thich-nhat-hanh1I also love the teaching about ‘Inviting The Bell to Sound” by Buddhist teacher Thich Nhat Hanh, and I quote…

When I invite the bell to sound, it is because the bell is considered as a friend, someone who helps us to come back to ourselves, become calm. That is why, when I start inviting the bell to sound, I have to pay respect to the bell like this (Thay bows), exactly as we do to our friend. We pay our respect and love to our friend, so I pay respect to the bell: I join my palms, I make a lotus flower or a tulip, and I offer this flower to my bell, to my friend. Then I take my bell and put it on the palm of my hand, lift it to the level of my eyes, and look at it, and I breathe. We have to practice to do it. When I hold the bell in my hand, like this, I start breathing in and breathing out. Breathing in, I calm myself, and breathing out I smile. My hand becomes a flower, like a lotus, and the bell becomes a diamond, a jewel in the heart of the lotus. Have you heard the mantra “Om mani padme hum?” It is in Sanskrit, and it means, “Oh, the jewel in the lotus flower!” When you breathe like that, very deeply in mindfulness, with calmness, you become the lotus flower, because there is mindfulness in you that gleams like a jewel. It is a practice, it is not a prayer. Look at my hand, it looks like a lotus flower with five petals, and in its heart there is a jewel. I breathe in with that image, and then I become a lotus flower with a jewel in me.

One of the other teachings that sound can give us, is the nature of impermanence, and therefore the value of being here right now in this present moment. Sounds, can only ever exist in the present moment. Sound doesn’t exist in the past, nor in the future, only here, now. But how often are we ‘here now’? Usually we are wrapped up in a stream of thinking and are ‘somewhere else’ in the mind. Thoughts are not ‘bad’, they too, can be witnessed from this space within us (‘that which is watching’) with practice – however it’s with those habitual streams of thinking where we’re unaware of the thinking stream itself, that we’ve lost our mindfulness.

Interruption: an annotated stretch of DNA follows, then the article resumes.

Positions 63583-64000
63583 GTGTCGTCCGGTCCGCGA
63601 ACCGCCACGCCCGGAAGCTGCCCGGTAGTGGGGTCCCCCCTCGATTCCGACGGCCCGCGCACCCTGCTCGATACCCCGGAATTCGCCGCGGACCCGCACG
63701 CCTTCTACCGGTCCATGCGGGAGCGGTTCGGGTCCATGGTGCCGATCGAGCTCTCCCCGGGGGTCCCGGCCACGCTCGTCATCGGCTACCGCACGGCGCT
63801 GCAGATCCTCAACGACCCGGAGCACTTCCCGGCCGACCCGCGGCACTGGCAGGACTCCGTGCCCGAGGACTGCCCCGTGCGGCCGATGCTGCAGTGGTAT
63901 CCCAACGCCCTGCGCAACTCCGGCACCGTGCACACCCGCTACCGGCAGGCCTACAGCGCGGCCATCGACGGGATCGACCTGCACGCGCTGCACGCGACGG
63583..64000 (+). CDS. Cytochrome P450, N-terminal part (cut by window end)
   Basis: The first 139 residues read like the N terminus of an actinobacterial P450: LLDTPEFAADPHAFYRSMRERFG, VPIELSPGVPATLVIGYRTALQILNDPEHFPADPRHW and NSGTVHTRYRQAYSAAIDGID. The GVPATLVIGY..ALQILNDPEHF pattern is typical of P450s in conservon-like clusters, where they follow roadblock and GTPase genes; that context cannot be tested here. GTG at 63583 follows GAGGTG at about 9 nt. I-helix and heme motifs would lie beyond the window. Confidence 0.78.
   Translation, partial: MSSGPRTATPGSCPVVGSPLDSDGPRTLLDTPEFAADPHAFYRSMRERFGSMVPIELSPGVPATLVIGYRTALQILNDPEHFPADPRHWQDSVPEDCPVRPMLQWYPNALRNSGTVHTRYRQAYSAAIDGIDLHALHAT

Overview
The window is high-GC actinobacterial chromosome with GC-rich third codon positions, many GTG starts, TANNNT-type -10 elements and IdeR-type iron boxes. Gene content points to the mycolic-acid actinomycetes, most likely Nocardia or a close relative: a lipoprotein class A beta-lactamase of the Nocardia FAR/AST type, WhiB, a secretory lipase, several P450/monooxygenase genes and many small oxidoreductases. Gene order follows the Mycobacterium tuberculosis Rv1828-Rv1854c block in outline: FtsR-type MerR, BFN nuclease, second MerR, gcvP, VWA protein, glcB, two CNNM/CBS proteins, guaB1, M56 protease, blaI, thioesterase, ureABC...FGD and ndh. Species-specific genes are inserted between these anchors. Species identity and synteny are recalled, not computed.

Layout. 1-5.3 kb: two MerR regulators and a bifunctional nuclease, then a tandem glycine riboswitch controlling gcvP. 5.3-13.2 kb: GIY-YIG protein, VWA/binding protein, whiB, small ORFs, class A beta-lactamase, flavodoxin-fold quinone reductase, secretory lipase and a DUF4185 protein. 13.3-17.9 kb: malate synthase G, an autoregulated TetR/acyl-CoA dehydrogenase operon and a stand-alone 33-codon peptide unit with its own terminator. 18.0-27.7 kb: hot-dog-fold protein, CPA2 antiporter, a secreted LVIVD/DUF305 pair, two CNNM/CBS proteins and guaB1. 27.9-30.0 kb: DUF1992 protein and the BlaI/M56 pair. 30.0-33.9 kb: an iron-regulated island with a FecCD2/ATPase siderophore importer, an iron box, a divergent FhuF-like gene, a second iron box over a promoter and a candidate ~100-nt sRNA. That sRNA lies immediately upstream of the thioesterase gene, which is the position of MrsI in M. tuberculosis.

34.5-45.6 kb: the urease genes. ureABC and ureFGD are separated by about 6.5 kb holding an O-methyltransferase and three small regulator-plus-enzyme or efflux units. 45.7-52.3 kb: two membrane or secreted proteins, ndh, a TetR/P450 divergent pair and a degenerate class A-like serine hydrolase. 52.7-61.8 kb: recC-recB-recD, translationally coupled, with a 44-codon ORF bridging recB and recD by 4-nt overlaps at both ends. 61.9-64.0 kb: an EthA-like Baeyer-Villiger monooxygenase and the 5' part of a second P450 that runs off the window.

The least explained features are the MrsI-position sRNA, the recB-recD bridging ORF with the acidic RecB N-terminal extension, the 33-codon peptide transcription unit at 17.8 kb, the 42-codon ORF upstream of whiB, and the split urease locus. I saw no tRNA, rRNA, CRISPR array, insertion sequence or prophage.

There’s also this piece from the Lion’s Roar website by Ajahn Amaro, one of my favourite websites. I quote

The inner sound carries on in the background, reminding us that everything is Dhamma, that everything is coming and going, changing. This is a truth we may have intuited for years but often forget because of the confusion that comes from becoming attached to our personalities, memo­ries, thoughts, and bodily discomforts.

boy_listening_to_shellSo learning the practice of being in the present moment experience is a valuable skill, and as we learn to listen deeply with sound as the meditation object, we are continuously observing something that is in the present moment. As sounds come and go, and come again, they show us that they are not permanent, and so go with other ever-changing sensations of touch, sight, taste, thoughts, entering and exiting the ocean of pure awareness itself, of ‘inner silence’, of internal music “anahata”. As I wrote in my article for Innerself Newspaper in 2014…

The ancient Indian metaphysical system of Nada yoga divides music into internal music, anahata, and external music, ahata. The practice of listening mindfully to continuous external therapeutic sound can give rise to hearing one’s own “inner silence”. The embodiment and expansion of this inner silence can lead to self awareness, awakening, and deeper unity with both sound and silence, and the outer and inner cosmos. Matter is ultimately sound and resonance. Quantum physics shows us that existing in every ‘thing’ we see, as being ‘form’, including us, is actually countless tiny energetic atoms spinning in space. We are sound!Heather Frahn

One of my favourite authors is Eckhart Tolle, and his book “The Power of Now” was one of the first ‘spiritual’ books that made a real impact on me in my early 20’s. Since then I have often noticed how much Eckart uses the teaching of ‘sound and silence’ in his books and presentations. Here is a lovely quote by Eckhart that links to my understandings on the topic… I quote:

Silence is Golden; it has divine power and immense energy. Try to pay more attention to the silence than to the sounds. Paying attention to outer silence creates inner silence: the mind becomes still. Every sound is born out of silence, dies back into silence, and during its life span is surrounded by silence. Silence enables the sound to be. It is an intrinsic but unmanifested part of every sound, every musical note, every song, and every word. The unmanifested is present in this world as silence. All you have to do is pay attention to it.Eckhart Tolle